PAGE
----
Rock of Ages follows Drew (John Henry Stamper) and Sherrie (Keeley Rogers) through their journeys in Los Angeles. Drew pursues and eventually achieves his dream of becoming a rock star, while Sherrie goes from actress to waitress to exotic Venus dancer. They join together, go their own ways, believe themselves to be betrayed by the other, and then reunite in front of a midnight train as Drew stops Sherrie from leaving on the previously noted midnight train.
This show was full of memorable characters. The leads of the show, Drew and Sherrie had incredible chemistry and voices that made the hearts of audience members melt. The incredible comedy, energy, and eventual bromance of Lonny (Harry Schlatter) and Dennis Dupree (Josh Moore) truly made the Bourbon Room a great place to hang out while watching the story unfold. The Venus Club brought a sultry touch to the stage that made a great contrast to Sherrie's personality and character. Of course, singing isn't everything (though it is a musical, so…). Some characters did more than just sing. In particular, Franz (Alan Gutierrez-Urista) had a great singing voice, a humorous German accent, comedic timing that made him one of the most interesting characters to follow, and a tear-away suit that made for a very interesting costume choice.
Speaking of costumes, the costume team was headed by, surprise surprise, Alan Gutierrez-Urista. Every costume had style, made sense with the time period, and was stunning. One especially interesting costume decision was studding many pieces of clothing. The costume department even made a special studded hijab to respect one of the ensemble member's religion, which was impressive to say the least. Of course, costumes were not the only tech department that shined. The makeup was period-appropriate and was clean among all characters. The lighting was clean and almost always lit up every face onstage. The sound crew did a good job spreading mics around so that everyone could be heard, which genuinely aided in the incredible overall sound of the cast.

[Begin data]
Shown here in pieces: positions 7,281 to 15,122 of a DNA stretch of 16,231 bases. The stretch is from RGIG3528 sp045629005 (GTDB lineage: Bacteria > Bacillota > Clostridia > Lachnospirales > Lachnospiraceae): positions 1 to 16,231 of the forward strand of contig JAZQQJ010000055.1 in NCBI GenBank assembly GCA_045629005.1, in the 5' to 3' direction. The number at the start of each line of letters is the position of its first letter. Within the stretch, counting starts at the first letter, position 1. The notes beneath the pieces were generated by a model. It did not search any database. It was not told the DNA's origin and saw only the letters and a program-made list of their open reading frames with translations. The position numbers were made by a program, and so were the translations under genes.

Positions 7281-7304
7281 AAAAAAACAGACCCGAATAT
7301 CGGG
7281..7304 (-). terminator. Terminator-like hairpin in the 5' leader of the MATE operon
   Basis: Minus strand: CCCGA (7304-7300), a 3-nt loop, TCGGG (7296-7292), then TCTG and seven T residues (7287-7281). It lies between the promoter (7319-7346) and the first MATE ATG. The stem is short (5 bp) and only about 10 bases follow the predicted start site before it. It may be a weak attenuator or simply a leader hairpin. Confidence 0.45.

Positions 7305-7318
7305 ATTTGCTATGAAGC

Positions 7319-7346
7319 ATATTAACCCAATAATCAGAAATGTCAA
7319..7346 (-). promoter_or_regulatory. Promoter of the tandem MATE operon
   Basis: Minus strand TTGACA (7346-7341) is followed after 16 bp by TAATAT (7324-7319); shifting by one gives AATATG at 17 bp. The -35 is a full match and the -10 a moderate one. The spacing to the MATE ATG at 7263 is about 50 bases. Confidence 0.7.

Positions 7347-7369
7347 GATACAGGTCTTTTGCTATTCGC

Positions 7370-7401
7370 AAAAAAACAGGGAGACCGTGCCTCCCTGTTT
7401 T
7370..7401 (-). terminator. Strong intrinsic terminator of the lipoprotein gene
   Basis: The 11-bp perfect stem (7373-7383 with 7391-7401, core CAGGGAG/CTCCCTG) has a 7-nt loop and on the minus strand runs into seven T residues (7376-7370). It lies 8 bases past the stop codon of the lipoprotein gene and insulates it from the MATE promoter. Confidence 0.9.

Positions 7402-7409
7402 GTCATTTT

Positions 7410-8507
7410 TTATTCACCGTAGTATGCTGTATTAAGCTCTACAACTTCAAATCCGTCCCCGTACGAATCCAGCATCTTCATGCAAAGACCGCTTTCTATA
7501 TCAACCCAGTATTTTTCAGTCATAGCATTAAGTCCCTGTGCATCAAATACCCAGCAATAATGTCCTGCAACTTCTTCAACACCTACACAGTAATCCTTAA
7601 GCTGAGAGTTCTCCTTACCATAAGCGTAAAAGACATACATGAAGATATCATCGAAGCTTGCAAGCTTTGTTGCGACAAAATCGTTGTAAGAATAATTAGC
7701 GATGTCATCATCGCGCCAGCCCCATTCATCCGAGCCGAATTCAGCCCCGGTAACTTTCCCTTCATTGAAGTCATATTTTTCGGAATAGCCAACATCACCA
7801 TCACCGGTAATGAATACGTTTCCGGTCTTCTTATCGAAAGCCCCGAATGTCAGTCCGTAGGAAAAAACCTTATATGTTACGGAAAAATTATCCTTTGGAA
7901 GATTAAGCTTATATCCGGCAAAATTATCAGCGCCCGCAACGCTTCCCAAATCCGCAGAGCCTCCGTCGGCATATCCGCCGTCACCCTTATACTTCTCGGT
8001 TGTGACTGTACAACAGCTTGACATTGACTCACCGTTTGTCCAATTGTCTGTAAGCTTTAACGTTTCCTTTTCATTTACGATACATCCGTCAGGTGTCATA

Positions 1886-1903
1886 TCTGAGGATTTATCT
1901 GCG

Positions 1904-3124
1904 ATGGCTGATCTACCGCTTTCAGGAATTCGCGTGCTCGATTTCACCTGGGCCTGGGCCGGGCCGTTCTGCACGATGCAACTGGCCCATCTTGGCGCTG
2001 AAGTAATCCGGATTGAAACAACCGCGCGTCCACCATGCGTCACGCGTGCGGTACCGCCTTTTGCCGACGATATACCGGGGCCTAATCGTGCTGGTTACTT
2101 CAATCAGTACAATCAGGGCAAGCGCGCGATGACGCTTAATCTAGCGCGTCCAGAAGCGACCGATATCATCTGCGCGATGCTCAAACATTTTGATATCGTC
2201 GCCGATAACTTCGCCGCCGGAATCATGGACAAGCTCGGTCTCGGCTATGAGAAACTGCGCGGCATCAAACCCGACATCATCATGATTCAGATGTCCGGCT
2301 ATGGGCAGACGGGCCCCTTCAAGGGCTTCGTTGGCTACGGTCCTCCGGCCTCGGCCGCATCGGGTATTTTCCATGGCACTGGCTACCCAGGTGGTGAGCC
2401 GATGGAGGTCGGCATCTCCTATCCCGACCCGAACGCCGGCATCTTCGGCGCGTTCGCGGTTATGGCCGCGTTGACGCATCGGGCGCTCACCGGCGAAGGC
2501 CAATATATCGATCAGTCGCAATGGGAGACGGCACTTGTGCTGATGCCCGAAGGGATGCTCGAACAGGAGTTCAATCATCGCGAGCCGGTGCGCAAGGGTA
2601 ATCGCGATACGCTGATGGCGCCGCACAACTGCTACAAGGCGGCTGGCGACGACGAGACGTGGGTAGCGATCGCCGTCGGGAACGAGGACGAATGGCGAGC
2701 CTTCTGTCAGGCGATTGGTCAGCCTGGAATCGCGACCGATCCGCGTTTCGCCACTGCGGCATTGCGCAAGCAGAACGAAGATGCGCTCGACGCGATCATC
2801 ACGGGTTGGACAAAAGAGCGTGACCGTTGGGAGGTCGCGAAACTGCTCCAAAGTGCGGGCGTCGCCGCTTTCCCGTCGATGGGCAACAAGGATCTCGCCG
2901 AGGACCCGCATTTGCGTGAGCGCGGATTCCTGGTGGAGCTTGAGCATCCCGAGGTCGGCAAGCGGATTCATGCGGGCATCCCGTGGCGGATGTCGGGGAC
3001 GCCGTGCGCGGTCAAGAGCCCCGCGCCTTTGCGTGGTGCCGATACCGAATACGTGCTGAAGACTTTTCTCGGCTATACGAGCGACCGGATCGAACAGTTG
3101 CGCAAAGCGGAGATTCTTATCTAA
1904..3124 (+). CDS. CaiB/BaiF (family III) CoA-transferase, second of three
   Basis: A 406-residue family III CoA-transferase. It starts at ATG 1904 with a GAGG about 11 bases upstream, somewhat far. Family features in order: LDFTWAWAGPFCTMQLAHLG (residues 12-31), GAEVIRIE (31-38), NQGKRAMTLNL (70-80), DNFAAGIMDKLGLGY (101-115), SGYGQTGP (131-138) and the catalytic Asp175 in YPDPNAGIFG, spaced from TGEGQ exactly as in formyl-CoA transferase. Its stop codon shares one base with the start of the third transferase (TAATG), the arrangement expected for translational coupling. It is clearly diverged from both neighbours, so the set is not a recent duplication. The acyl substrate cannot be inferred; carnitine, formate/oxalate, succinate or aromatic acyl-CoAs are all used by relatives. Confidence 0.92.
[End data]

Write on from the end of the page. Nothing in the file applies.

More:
Everything about this show came together to form an incredibly enjoyable experience. Every actor and actress gave their role their all, and the overall energy made every single scene exciting to watch. It was hard to believe that this show was put on by a high school theatre company, but they crushed it. Everything that needed to be there was there. This performance of Rock of Ages truly had rock for the ages.